Charlottesville Breaking News
The Change-Up is one of the dirtiest-minded mainstream releases in history. It has a low opinion of men, a lower opinion of women, and the lowest opinion of the intelligence of its audience. It is obscene, foul-mouthed, scatological, creepy and perverted. As a bonus, it has the shabbiest low-rent main titles I've seen this side of YouTube.
It is a body switch comedy. You remember those. There must have been dozens. Through some sort of magic, two characters find themselves occupying each other's bodies, or their own bodies at different ages. This can be charming, as when Tom Hanks did it in Big or Jodie Foster in Freaky Friday. And remember Francis Coppola's Peggy Sue Got Married, with Kathleen Turner becoming herself as a teenager.
To mention such movies in connection with this one is a sacrilege. Setting aside considerations of the story, The Change-Up sets out to violate and transgress as many standards of civilized conduct as it can. Don't get me wrong. Faithful readers know I treasure cheerful vulgarity. But readers, I've seen The Hangover, and this is no Hangover. Full review.
The long-delayed renovation of the historic Jefferson School could begin as early as this week. A private group that purchased the property from the city for $100,000 signed papers August 1 for a $12-million loan, clearing the way for work to start on the nearly $18-million project.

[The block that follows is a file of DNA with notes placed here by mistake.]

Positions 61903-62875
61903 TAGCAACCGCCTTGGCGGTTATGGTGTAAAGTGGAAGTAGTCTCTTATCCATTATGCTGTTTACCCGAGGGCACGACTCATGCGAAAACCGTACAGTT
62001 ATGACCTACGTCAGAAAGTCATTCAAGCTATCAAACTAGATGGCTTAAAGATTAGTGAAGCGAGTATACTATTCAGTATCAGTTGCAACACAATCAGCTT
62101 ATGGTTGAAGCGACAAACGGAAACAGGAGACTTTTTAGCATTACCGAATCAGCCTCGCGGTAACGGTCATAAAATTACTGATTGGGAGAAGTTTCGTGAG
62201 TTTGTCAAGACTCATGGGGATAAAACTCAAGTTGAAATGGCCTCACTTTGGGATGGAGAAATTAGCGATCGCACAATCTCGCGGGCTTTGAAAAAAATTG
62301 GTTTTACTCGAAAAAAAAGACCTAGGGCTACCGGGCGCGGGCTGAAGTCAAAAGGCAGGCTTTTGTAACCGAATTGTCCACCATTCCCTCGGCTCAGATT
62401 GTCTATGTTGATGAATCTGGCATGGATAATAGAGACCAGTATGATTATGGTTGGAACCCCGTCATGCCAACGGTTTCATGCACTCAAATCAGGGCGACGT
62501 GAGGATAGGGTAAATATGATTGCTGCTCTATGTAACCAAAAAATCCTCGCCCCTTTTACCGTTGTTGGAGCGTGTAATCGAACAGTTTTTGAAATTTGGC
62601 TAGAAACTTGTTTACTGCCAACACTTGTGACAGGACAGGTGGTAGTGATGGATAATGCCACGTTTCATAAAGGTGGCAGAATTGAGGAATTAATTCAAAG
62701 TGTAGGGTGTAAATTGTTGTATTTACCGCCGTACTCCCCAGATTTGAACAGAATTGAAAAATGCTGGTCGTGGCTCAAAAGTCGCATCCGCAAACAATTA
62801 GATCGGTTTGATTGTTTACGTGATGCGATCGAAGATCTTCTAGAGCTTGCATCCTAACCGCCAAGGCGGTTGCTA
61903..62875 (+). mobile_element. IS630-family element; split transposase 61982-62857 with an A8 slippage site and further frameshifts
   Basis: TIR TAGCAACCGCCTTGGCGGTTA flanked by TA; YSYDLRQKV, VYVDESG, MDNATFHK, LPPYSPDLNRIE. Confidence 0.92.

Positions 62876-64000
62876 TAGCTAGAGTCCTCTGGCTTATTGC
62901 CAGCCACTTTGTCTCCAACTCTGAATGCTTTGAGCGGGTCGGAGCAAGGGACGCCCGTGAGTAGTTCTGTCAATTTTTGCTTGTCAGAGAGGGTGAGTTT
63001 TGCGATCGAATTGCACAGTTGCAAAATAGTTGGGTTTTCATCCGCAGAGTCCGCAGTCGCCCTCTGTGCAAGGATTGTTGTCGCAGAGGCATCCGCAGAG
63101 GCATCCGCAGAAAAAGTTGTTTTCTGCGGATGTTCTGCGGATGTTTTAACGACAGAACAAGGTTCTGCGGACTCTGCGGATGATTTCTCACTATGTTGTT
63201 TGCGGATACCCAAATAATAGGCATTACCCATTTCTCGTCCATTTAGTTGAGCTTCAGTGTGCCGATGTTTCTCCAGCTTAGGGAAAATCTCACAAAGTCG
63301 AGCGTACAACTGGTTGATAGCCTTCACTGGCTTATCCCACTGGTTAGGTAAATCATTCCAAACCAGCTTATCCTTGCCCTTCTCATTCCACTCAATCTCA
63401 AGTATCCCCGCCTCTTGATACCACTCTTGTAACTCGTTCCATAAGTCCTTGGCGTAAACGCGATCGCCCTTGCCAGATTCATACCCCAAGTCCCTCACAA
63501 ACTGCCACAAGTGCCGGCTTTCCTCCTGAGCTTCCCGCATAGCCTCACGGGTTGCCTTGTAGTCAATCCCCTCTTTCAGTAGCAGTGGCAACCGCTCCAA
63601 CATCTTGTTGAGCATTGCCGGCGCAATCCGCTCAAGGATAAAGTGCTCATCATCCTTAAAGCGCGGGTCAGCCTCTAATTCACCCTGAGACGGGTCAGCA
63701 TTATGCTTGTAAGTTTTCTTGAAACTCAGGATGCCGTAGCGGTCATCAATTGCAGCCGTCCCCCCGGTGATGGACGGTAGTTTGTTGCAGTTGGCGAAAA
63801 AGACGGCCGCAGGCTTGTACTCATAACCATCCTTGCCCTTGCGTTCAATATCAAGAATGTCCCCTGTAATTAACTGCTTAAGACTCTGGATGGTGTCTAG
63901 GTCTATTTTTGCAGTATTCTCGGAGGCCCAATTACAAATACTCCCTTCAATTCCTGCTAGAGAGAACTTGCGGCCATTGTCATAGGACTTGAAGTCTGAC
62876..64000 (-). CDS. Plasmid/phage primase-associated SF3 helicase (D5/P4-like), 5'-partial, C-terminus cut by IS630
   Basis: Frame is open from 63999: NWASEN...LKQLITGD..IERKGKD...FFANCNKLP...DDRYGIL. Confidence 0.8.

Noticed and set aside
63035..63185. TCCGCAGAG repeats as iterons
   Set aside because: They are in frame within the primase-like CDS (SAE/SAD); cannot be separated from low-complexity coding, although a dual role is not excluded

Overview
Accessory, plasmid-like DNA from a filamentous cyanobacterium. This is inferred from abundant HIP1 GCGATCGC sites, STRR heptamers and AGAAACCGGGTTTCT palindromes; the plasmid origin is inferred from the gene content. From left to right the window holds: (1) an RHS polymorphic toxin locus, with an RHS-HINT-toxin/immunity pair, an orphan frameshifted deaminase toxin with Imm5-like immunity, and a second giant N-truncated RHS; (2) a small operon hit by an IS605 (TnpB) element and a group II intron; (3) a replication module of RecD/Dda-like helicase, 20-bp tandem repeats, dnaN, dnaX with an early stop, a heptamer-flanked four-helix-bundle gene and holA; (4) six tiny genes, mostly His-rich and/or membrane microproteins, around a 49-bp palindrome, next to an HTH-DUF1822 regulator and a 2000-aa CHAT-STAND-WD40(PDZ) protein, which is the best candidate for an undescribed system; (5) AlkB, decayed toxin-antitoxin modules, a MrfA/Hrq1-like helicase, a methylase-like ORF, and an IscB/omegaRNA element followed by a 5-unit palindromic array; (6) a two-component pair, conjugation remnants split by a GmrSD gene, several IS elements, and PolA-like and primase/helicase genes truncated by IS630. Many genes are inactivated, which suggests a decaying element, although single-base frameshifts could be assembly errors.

"It's a big, big step and we're very excited," says attorney Steve Blaine, one of the citizens tapped by the city to form the Jefferson School Community Partnership LLLP to salvage the aging structure, once the heart of Charlottesville's black community during segregation, and turn it into a community center with nonprofit tenants and an African-American heritage center. "The contractor is mobilized and ready," says Blaine.
The fate of the Jefferson School has been under discussion since the school closed its doors to students in 2002. Once the current plan was in place, the project was stalled first by the recession, and then by a court decision earlier this year that ruled Virginia tax credits, upon which the project hinged, could be considered taxable to the investors...